US & China to Hold High-Level Dialogue on Global Warming

Secretary Clinton announced in Beijing that the US and China have agreed in principle to undertake a periodic high-level strategic and economic dialogue.  She and Treasury Secretary Geithner will undertake the dialogue with their Chinese counterparts.  The dialogue will be finalized April 2nd in London when President Obama and President Hu Jintao meet at the G-20.

This is an extremely positive step as these two key players are critical to move the world away from the brink and towards a sustainable path.  The US, under Treasury Secretary Paulson, initiated a Ten Year Energy and Environment Cooperation, but it never had the attention and focus from the highest levels in the US government.  And, the US under the past Administration had no strong actions to bring forward so they were never viewed as credible by the Chinese. 

This dynamic is now changing with President Obama signaling that the US will act to address global warming.  US leadership will be crucial as the Chinese will now be "sitting across the table" from a party that is serious.  I hope that this changed dynamic will "bear more fruit" from the US-China dialogue. 

And global warming will be at the center of this dialogue, as Secretary Clinton stressed:

"[A]mong the most important issues that we will discuss together is clean energy and climate change, and what the United States and China can do together."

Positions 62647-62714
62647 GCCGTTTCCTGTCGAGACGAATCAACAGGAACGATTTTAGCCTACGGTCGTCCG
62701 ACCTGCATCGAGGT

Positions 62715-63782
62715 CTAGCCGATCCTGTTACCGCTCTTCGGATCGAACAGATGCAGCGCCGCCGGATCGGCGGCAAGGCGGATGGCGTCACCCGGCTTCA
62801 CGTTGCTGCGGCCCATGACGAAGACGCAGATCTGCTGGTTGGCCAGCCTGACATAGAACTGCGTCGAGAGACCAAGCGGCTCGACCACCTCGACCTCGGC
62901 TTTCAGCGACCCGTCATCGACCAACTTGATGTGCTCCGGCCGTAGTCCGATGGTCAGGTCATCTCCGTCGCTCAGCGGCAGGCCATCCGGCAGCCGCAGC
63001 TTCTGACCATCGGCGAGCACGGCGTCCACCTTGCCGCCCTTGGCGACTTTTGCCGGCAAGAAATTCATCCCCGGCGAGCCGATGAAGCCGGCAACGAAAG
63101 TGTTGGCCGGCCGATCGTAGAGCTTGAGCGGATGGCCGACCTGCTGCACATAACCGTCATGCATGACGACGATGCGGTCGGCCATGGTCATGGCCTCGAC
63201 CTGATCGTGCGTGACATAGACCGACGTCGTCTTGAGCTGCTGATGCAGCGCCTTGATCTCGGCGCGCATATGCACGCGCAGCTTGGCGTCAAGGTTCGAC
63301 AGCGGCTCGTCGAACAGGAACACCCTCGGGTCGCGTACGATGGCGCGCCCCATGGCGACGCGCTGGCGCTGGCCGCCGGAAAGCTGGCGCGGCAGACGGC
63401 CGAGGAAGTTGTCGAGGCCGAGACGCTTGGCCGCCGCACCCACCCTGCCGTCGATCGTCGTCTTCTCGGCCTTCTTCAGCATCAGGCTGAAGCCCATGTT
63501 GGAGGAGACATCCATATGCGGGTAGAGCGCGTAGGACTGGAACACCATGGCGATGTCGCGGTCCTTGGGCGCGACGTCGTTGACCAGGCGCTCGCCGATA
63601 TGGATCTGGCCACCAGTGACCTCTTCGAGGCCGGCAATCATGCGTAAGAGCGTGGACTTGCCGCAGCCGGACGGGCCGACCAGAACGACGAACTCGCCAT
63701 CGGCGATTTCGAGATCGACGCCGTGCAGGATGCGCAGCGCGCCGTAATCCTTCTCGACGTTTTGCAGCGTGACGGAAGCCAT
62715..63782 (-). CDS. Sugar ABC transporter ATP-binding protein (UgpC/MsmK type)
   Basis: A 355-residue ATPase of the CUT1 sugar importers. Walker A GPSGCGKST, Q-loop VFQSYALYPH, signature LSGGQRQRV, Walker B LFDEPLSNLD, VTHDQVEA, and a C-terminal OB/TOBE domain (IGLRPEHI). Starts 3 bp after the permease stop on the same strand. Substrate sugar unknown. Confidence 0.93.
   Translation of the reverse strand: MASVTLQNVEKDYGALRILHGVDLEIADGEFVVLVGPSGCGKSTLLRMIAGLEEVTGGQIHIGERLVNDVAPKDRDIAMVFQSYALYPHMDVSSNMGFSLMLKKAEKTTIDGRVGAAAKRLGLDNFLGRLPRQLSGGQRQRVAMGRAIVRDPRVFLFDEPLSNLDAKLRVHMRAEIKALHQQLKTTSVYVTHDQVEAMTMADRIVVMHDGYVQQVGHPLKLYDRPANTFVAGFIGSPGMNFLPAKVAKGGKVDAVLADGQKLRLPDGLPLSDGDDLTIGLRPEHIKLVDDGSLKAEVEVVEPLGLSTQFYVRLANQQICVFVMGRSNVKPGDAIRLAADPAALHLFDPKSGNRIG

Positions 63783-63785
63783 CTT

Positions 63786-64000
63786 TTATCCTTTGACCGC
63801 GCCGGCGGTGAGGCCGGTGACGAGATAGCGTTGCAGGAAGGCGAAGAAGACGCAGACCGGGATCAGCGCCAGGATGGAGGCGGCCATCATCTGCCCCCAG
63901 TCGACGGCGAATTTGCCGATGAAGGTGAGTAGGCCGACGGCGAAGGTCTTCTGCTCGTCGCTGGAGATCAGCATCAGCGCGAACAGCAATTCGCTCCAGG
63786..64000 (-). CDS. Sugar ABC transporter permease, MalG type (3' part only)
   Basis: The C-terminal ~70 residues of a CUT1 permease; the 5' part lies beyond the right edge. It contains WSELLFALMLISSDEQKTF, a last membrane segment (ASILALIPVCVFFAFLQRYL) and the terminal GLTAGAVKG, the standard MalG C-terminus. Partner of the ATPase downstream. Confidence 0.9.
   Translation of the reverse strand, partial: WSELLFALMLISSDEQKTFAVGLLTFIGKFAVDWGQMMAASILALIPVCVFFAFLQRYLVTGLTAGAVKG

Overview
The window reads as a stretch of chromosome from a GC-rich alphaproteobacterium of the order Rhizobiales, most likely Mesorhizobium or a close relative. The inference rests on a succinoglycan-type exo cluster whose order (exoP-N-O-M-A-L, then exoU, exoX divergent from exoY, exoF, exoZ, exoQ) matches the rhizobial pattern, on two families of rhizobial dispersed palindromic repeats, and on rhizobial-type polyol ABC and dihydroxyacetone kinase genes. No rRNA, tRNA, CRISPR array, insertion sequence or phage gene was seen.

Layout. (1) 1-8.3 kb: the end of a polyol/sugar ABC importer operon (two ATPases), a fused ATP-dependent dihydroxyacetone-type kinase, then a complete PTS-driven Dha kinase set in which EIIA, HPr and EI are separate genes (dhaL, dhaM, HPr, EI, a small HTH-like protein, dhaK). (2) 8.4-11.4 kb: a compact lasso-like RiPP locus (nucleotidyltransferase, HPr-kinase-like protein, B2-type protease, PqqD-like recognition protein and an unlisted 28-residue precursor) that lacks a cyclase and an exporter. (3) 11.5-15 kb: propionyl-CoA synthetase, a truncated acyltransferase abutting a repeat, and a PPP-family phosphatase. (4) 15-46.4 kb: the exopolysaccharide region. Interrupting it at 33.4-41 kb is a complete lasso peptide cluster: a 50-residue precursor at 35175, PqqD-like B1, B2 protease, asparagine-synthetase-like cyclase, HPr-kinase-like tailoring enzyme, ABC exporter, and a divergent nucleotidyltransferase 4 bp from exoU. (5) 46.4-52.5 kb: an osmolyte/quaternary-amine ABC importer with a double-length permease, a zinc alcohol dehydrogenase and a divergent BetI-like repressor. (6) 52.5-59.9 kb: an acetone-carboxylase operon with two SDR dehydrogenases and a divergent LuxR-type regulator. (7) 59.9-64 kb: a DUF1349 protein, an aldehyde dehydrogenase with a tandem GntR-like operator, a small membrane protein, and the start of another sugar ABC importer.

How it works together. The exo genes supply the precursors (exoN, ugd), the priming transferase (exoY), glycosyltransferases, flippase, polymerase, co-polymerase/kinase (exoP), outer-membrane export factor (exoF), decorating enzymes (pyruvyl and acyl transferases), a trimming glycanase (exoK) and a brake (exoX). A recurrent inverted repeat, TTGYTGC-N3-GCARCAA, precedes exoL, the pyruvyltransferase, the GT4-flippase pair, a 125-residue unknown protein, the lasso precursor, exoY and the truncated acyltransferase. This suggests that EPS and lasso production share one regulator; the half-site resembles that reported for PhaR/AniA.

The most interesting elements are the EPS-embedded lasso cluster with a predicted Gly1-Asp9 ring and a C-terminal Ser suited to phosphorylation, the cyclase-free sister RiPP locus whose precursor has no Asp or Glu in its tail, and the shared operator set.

While no details were released on the key actions that will be undertaken in this dialogue, it will be essential that this dialogue not simply result in vague declarations, press releases, and photo-ops.  Instead it needs to result in concrete action by both sides in order to build trust and ensure that it brings these two countries closer together in finding solutions to global warming. 

The set of nine recommendations that NRDC released in advance of Secretary Clinton's trip could form the basis of the ensuing work.  These actions will need to be initiated quickly if we are going to turn the corner on global warming.

Some hints of things to come were outlined in the remarks of Special Envoy Todd Stern at a speech in Beijing:

"In our view, nothing is more important for dealing with this threat [climate change] than a U.S.-China partnership turning their full attention to it.  Together, we produce about 40 percent of worldwide emissions, but together we can do great things.

We can engage in joint research and development.  We can collaborate on projects involving renewable energy, efficiency in buildings, and the capture and storage of CO2 from coal plants.  We can mobilize large-scale investment, and share technology, and we can discover the new technologies that will build a safer and more sustainable future."

The dynamic on global warming is changing in each country as the Obama Administration, leaders in Congress, leading companies, and others are calling for strong action on global warming.  And the Chinese have now openly shown a new willingness to help solve global warming.  As China put it in their recent "white paper":

"The developing countries, while developing their economies and fighting poverty, should actively...reduce their emissions to the lowest degree..."

We need these two countries to come together quickly if we are going to be successful in getting a strong international agreement in Copenhagen and strong actions to cut global warming pollution in the years to come.  It can be done.  The clock is ticking!